Delta, United and American limit mileage earning on very expensive tickets, hotels stop giving incentives to stay more nights with them. Is this oversight, protection, or stupidity?
Airlines Limit Mileage Earned Per Flight
When airlines made the switch years ago and a mile was no longer a mile, they had to create a new way to earn redeemable miles from flights. In the old system, if you flew one mile on American as a general member of the Advantage frequent flyer program, you’d earn one mile.
Competition for higher fares, joint ventures, alliances and codeshares – everything changed and perhaps so too should mileage earning. It moved to 0.5 miles for the cheapest deals, and 2-3x miles flown for the most expensive fares.
When a mile is no longer a mile (but few are brave enough to just call them points) they all switched to the same earning chart. Commoners would earn 5 miles per dollar on most fares, with elites receiving bonuses all the way up to 11 miles per dollar spent for top tiers. Ok, some will win, some will lose, let’s see how it goes.
***One red herring*** No single ticket can earn more than 75,000 miles.
So if a commoner wants to buy a $16,000 ticket or a top tier elite a $7,000 ticket the airline wants to limit how much they distribute in frequent flyer miles? How does that make any financial sense for the carrier to disincentivize the most expensive tickets?
Hotels Limit Rollover Nights
Hilton and IHG (though don’t use them unless you have to because IHG hates their elites) both offer rollover nights, something Hyatt and Marriott do not. I love rollover nights and think they engender loyalty not inhibit it.
One year I had a concurrent stay that lasted over 300 nights, it was essentially an apartment close to a job site and it didn’t make sense to check in and out. Hilton limits the number of rollover nights from any given year to 60, for what it’s worth IHG also imposes a limit (but who cares about them, they don’t care about us?)
For Hilton Diamonds that stay in Hilton hotels 120 nights in a single year, will continue to earn normally but won’t receive any additional rollover credit. One of the greatest strengths of the program is limited for those that will practically live in Hilton hotels.
Why should Hilton Diamonds or IHG (Downard) Spires stay with the brand once they have topped out? Why not switch to another brand at that point and begin to build a balance elsewhere? Why would Hilton want to give their most loyal, most prolific customers a reason to shop the competition?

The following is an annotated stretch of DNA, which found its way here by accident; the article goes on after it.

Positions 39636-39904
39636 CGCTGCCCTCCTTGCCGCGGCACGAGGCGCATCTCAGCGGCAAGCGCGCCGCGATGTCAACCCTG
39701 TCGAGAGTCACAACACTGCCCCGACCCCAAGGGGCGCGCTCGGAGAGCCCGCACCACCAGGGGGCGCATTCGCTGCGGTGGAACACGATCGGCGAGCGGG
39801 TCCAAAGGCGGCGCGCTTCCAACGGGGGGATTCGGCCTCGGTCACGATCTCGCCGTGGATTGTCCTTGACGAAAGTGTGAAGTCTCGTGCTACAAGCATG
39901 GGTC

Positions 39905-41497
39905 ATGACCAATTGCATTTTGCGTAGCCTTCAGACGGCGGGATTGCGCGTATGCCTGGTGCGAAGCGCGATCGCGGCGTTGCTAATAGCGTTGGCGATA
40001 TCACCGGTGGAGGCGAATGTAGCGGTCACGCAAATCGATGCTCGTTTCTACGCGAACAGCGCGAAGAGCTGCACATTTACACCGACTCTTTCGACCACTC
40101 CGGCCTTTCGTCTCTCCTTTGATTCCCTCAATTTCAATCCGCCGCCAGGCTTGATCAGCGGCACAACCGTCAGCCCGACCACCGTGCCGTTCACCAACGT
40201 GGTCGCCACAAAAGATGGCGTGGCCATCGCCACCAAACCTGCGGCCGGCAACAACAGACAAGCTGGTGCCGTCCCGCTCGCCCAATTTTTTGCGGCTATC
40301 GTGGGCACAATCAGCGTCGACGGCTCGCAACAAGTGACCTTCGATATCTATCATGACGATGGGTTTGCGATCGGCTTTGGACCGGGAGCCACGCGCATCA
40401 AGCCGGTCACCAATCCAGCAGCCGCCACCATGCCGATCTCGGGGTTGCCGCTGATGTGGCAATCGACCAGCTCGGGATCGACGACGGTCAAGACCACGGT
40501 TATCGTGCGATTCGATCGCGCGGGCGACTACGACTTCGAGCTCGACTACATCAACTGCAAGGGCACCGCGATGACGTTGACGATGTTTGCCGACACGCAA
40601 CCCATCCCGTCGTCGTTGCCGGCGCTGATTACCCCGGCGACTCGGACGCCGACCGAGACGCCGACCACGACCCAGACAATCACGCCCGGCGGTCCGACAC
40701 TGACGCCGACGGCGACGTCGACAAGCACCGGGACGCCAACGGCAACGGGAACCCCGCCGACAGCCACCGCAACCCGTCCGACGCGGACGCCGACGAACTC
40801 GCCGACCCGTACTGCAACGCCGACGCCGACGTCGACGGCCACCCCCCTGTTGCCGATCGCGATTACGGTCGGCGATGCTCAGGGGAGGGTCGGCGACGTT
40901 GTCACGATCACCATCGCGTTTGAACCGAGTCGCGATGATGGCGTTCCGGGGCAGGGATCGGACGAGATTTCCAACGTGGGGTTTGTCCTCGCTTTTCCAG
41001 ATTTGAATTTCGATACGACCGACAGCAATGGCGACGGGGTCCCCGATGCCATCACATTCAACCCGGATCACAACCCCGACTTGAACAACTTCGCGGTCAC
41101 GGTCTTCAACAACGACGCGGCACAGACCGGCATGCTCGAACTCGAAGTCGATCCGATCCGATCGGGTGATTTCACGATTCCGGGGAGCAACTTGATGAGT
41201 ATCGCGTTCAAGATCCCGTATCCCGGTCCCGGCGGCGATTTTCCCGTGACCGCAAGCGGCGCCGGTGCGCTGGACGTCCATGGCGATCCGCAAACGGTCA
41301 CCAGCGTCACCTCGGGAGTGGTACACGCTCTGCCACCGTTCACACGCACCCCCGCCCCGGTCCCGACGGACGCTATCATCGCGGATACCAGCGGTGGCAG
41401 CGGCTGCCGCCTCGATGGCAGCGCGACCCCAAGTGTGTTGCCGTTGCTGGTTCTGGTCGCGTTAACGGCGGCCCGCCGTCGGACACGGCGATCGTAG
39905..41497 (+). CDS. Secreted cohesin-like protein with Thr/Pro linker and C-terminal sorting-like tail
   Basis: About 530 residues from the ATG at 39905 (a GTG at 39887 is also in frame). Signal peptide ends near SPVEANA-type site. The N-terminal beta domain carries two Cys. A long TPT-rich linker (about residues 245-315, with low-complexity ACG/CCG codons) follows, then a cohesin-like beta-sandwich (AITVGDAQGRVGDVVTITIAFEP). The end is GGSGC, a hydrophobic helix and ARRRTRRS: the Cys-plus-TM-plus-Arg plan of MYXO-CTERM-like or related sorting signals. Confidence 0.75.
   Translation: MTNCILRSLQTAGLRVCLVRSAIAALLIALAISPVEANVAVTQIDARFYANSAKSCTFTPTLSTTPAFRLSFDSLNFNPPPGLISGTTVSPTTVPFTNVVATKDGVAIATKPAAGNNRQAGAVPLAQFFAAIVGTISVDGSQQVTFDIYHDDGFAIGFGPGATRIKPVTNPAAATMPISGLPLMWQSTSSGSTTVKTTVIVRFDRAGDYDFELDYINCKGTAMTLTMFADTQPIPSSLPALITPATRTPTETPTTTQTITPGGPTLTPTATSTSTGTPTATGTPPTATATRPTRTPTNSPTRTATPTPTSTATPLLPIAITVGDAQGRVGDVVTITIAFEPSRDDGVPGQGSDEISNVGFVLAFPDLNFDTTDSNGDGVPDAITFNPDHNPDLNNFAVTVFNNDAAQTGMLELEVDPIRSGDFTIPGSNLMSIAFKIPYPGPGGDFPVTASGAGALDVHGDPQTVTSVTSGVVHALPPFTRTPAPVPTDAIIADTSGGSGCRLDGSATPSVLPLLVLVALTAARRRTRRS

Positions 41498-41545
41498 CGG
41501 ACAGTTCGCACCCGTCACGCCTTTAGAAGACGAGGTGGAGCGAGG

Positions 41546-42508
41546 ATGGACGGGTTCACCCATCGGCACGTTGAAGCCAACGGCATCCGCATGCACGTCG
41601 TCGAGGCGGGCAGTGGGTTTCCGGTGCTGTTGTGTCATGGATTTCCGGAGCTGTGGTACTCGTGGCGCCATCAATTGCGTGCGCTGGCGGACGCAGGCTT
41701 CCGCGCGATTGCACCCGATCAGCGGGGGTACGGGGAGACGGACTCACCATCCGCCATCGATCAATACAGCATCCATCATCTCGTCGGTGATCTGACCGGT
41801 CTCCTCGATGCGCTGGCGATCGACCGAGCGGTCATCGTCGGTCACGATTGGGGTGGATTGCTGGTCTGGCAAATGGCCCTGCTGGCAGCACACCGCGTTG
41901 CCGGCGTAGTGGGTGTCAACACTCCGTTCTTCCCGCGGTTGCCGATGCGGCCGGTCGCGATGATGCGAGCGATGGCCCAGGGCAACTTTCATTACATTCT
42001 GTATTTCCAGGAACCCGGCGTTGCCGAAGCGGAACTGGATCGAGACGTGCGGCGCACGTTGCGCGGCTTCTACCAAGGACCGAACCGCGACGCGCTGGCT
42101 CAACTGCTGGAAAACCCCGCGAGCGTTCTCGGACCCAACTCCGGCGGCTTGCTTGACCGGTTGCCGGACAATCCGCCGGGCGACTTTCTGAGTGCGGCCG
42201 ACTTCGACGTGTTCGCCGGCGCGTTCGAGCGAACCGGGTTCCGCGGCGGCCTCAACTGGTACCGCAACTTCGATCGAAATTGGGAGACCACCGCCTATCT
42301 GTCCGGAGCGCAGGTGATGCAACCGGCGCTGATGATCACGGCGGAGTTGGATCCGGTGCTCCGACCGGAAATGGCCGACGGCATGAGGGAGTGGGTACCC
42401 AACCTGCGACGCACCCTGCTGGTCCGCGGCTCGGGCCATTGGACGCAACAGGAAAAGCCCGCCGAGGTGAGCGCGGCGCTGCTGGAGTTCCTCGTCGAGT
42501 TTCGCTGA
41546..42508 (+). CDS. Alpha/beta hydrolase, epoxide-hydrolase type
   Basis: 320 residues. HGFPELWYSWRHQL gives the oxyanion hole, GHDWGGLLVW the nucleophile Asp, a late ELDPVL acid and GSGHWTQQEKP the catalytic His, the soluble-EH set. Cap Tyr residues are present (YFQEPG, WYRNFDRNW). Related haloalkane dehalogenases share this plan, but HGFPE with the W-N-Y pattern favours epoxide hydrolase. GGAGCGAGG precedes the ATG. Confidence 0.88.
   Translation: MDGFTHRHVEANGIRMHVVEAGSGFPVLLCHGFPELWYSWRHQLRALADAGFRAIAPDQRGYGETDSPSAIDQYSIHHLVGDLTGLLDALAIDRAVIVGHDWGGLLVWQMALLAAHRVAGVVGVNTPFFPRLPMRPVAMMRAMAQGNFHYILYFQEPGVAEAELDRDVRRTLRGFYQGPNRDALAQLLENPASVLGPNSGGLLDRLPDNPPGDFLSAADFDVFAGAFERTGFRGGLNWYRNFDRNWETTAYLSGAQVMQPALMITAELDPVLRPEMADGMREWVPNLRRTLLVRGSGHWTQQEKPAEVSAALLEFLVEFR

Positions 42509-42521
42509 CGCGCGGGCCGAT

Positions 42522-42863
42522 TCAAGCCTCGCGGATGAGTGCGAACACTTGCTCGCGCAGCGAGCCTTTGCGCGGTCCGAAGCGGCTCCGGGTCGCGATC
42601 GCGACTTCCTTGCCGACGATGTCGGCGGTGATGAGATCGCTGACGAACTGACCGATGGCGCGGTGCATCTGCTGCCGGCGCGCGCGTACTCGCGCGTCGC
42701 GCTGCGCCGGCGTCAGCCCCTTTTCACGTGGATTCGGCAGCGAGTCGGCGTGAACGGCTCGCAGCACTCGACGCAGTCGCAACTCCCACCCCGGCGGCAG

One-Off Situations, not Loyalty
The airlines initially needed to create a top-end to protect themselves and shore up liability in the event of oversight as they switched systems. But I know travelers that are very loyal to airlines and fly last minute business class tickets. What incentive do they have if there is a particularly expensive ticket to stay with the airline, especially if they have already re-qualified for status?
One-off travel is not loyalty but that shouldn’t make it any different. I have asked before, why airlines should penalize high dollar spenders when they don’t fly enough miles ($20,000 EQD, 30,000 EQM) when they reward those who spend less ($15,000 EQD) but fly more miles (100,000.) The answer I get is that if a customer buys a couple of expensive tickets, that doesn’t make them a loyal flyer.
Why not take off the restrictions once a frequent flyer hits EQM restrictions? In the case of hotels, I can understand that they may not want elites to take years off between qualifications simply because they had one year where they were particularly loyal. However, in my case, I have 100+ qualifying nights with Hilton this year, once I hit 120, I will start to put my stays at another chain. Why would Hilton want this?
I recognize that topping out on miles and rollover nights are, very much, first world problems. That being said, I find there are inconsistencies in how brands choose to reward, limit and penalize their members. This really hurts entrpreneurs and small business owners who are paying for last minute tickets out of pocket or the ultra loyal hotel guest.
What do you think? Should airlines award miles on a per dollar basis without limitation? What about hotels, does it discourage highly frequent guests continue staying with one brand?